World War II spending was enormous relative to GDP. Wartime spending on that kind of scale goes way beyond the conversations we’re having right now about fiscal stimulus—the equivalent today would be something like a $5.2 trillion package rather than the $800 billion or so we’re talking about. And to get spending up to that level the government had to resort to quasi-forced savings (”war bonds”), rationing, etc.—deliberate efforts to direct production away from where demand was highest and toward the national objective of military production. The 0.8 multiplier is probably the result of diminishing returns. The question is whether you got a decent multiplier out of the first 5-10 percent of GDP you spend on stimulus.

A change from a multiplier greater than one to one less than one isn’t just diminishing returns to scale. It’s negative returns to scale—becoming counterproductive.

Are there diminishing returns to scale? At what point does that occur? $5.2 trillion? $800 billion? $100 billion? These aren’t questions that can be settled on the basis of pure reason. I want to see the data.

8 comments… add one
  • Brett Link

    We need to know more in specific areas. We need to, for example, figure out whether or not federal spending “crowds out” private investment, and what that even means.

    I mean, ultimately investors are buying these Treasury Bonds which finance American deficit spending, and I’ve seen no indication that that money would have gone to a private investment with a higher return – Treasury Bonds are all about security.

  • Krugman and Yglesias both ignore two points that Barro made: First, he analysed three other wars other than WWII, and in aggregate they returned the same number as WWII. Even with weighting that suggests the other three must have averaged out to about the same 0.8 multiplier that WWII delivered by itself. (If the weighting is too great for WWI the results of the other three wars might not matter.) The same argument to dismiss the WWI numbers won’t work for WWI, the Korean War and the Vietnam War. We need two additional pieces of information: What were the multipliers for the other wars, and what wieghting method was used. As it stands I can’t put much faith in what any of them are saying.

    Secondly, Krugman and Yglesias completely ignore the Barro’s point that Keynsians have been claiming that the massive spending for WWII ended the Depression. That massive spending can’t be a drag AND a boost at the same time, although that seems to be their argument. They either need to show that the ‘Keynsian’ argument for the end of the Depression actually hasn’t been made by economists, or come up with another explanation. By simply not addressing this assertion they seem to be accepting Barro’s argument on that point.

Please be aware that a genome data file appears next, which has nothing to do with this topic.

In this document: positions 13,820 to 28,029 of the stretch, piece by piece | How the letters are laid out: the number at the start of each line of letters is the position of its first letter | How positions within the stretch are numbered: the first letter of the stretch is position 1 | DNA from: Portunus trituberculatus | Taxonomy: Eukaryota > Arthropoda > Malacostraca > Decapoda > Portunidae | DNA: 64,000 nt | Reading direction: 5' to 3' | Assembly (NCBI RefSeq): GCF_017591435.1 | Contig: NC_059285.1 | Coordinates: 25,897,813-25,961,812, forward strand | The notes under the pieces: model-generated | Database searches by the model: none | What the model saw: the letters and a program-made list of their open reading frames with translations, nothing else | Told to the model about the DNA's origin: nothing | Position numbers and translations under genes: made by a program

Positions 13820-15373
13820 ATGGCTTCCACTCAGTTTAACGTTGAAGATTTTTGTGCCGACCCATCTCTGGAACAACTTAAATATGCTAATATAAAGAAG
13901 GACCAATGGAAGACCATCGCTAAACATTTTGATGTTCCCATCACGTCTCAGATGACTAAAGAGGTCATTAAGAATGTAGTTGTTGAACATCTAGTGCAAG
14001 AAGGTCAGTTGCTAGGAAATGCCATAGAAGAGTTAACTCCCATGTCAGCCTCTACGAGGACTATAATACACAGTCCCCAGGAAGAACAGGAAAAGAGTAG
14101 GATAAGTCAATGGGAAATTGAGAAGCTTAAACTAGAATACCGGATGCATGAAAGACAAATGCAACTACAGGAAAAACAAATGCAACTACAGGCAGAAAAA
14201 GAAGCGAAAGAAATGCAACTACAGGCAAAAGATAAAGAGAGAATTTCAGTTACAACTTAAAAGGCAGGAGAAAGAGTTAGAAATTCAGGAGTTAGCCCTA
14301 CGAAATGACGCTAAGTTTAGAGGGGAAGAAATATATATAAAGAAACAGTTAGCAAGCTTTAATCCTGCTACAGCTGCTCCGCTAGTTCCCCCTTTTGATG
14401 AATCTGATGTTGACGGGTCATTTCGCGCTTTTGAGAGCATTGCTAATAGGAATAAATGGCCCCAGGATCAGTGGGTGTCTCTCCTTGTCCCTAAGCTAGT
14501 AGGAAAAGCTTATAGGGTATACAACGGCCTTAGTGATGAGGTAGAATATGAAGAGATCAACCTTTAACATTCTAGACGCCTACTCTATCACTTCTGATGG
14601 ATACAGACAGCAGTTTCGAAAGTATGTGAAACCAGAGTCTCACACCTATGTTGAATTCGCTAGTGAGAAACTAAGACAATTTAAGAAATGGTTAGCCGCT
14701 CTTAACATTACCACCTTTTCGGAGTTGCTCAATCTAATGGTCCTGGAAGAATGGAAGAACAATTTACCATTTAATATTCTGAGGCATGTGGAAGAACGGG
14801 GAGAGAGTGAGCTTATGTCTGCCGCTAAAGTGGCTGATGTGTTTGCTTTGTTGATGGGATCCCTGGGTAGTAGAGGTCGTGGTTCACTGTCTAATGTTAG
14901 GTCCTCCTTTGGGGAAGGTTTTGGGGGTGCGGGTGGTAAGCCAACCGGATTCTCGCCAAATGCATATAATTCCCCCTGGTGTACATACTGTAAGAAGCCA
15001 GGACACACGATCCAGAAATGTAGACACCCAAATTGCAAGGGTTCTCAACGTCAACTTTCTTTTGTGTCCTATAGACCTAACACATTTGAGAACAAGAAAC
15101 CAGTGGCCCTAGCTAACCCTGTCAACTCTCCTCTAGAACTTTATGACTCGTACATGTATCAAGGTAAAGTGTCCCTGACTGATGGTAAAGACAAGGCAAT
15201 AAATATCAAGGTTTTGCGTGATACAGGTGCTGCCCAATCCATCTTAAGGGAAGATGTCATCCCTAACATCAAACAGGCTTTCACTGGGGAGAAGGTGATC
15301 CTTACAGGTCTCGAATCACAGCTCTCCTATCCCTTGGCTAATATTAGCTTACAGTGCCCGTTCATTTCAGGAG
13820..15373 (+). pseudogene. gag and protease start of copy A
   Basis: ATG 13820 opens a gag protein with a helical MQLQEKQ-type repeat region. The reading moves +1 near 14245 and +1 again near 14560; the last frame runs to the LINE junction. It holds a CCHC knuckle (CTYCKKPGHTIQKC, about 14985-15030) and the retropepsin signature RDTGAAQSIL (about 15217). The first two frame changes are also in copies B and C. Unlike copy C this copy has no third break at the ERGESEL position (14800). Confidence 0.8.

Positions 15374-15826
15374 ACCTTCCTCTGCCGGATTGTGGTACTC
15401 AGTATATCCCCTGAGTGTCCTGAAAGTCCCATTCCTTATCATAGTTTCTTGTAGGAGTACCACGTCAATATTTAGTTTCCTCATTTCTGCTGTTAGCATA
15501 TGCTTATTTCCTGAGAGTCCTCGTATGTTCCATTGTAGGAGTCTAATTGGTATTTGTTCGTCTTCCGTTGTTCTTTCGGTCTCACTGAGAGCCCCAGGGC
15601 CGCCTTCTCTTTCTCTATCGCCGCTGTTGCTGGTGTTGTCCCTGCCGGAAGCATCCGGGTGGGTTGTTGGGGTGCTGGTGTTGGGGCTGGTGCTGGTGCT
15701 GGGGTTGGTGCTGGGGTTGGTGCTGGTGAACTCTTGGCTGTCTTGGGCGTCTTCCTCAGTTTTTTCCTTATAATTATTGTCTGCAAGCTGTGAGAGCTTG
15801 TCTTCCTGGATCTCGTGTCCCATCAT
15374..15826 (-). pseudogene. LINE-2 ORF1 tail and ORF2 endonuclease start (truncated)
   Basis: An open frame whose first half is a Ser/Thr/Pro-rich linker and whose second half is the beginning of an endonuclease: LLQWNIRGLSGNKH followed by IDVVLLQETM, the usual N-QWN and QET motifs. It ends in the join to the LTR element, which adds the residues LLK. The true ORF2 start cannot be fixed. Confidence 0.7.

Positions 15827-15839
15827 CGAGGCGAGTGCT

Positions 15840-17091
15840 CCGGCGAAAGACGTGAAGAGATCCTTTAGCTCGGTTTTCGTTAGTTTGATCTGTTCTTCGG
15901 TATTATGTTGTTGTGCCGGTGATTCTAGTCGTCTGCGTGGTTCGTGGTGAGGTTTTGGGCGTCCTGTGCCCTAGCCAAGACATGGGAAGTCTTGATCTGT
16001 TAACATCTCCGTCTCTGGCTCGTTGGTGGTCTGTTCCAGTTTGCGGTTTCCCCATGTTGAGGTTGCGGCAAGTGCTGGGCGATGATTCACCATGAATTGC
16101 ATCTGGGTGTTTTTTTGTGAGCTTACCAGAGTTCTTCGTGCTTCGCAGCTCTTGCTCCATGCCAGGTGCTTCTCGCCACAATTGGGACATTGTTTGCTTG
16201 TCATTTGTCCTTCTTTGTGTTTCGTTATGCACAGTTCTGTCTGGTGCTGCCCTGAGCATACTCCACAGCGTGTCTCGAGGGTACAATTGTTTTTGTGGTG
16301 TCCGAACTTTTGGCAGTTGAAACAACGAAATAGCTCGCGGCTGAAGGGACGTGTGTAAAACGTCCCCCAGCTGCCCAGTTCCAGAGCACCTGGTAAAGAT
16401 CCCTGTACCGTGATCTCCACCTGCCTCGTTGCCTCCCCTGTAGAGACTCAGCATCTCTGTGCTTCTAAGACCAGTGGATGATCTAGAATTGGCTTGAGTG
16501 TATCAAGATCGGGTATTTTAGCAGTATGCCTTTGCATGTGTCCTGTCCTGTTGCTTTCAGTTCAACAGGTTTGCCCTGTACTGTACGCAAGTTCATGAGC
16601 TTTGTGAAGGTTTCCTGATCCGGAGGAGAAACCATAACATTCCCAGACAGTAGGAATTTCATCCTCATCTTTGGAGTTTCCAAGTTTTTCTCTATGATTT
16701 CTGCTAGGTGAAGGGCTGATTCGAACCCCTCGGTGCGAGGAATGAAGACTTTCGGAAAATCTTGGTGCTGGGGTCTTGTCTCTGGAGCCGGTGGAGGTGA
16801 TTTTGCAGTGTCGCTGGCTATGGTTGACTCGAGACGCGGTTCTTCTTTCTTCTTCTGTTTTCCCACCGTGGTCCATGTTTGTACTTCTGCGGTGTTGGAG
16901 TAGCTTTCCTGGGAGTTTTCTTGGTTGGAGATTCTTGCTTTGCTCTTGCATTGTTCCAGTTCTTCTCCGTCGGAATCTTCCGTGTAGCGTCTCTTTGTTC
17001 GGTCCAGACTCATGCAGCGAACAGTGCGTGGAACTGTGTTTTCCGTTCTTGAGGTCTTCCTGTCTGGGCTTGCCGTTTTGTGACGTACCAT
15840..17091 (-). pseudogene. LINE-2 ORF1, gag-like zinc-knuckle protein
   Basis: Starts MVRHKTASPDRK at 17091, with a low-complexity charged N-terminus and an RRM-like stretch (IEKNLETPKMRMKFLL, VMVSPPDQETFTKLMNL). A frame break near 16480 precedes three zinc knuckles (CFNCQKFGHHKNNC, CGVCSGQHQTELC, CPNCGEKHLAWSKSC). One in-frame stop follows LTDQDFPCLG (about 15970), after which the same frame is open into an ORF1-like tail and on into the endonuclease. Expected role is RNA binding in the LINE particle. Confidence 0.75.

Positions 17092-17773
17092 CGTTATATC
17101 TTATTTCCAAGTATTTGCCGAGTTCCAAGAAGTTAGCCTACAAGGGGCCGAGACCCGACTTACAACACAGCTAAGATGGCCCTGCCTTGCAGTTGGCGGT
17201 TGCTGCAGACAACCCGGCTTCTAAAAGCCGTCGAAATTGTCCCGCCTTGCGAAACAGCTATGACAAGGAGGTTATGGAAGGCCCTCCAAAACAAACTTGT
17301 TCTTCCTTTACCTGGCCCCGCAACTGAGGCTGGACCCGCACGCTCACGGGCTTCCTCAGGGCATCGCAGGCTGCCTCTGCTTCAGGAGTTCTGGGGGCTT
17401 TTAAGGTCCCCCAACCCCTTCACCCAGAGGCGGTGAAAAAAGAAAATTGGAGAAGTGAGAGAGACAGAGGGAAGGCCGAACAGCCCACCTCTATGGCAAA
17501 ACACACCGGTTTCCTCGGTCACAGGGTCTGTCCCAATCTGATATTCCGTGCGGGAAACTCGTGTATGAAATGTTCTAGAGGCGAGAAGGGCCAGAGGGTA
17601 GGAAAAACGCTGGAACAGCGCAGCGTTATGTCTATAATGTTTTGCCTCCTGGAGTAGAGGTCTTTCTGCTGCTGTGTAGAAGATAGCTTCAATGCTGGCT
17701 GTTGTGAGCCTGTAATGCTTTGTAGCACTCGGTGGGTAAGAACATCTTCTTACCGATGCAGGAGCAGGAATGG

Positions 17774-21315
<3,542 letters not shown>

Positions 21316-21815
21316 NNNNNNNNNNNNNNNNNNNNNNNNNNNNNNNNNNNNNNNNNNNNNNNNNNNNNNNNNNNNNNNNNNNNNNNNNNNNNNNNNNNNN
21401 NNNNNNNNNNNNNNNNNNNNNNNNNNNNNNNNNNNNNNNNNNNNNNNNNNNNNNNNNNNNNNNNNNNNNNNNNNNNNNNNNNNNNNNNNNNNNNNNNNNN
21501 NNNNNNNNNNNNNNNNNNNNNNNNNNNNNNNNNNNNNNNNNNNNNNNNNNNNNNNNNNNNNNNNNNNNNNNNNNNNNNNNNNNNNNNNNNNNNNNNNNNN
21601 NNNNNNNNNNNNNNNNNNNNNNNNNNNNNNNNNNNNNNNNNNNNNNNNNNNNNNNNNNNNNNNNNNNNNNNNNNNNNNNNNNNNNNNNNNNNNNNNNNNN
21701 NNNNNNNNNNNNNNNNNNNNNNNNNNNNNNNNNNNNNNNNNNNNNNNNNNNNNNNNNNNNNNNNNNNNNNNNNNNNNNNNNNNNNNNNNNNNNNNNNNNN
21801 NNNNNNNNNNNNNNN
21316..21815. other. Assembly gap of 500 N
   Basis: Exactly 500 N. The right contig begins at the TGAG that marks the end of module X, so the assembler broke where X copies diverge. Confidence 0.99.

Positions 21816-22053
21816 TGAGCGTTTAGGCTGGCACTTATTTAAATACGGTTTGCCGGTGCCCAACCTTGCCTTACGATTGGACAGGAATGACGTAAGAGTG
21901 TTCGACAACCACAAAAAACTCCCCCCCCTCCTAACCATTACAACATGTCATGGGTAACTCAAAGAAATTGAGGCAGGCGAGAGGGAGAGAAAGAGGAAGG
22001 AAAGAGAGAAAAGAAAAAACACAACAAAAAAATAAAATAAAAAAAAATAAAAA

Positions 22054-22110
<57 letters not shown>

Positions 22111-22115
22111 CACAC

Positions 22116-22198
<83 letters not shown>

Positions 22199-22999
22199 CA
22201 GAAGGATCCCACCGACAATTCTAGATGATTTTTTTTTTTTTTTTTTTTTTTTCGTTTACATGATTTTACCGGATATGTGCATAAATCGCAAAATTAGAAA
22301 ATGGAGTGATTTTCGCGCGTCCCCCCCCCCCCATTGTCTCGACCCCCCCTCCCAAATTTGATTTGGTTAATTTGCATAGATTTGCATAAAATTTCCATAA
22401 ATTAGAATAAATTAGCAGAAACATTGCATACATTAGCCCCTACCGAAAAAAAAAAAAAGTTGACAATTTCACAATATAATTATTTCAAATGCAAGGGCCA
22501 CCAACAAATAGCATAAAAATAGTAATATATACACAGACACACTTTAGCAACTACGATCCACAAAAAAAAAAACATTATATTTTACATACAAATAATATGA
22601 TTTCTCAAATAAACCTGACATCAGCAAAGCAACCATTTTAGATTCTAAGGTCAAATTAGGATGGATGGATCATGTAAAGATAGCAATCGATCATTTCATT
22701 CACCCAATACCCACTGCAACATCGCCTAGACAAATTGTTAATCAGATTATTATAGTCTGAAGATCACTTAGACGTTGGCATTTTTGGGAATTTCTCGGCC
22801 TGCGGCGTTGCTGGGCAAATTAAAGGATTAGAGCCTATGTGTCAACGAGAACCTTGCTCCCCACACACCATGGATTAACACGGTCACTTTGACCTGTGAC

Clicking through some of the links I saw that one of Krugman’s commenters DID argue this point in a previous post. The point was that the WWII spending was a stimulus to greater growth post-WWII (and post-WWI) because of greater returns down the line – the true point in investing. But even if true, that case needs to be made. How do we know the post WW booms weren’t simply from the end of the drag that was war-time spending? And did investment in the manufature of bombs, tanks, etc really lead to a post-WW boom? I believe that the US ramped down defense spending rapidly after both wars. Was it that easy to convert all the factories to peacetime spending? Was it that easy to reintegrate all the retunring soldiers?

  • I’ve read arguments that it was the enforced private saving during WWII that ended the depression rather than the increased government consumption.

  • Brett Link

    I’ve heard that one too, Dave, although was it actually forced spending, or just rationing creating that type of effect? The story I heard about it was that because of rationing, Americans didn’t really have a lot to spend their money on, so they piled it up in savings – and spent once the economy de-mobilized.

  • Drew Link

    Brett –

    Crowding out has not occurred, as the textbooks said, because countries like the Chinese or Japanese have bought our Treasuries and held down the general interest rate. They have done this as the natural result of their low consumption/export/high saving policies.

    However, this does say anything about the relative return on or wisdom of government expenditure.

    However, many net saving countries and companies have desired and have in fact made huge investments in the US the last 30 years – “buying up America” you know – demonstrating the obvious attractiveness of investment in the private sector.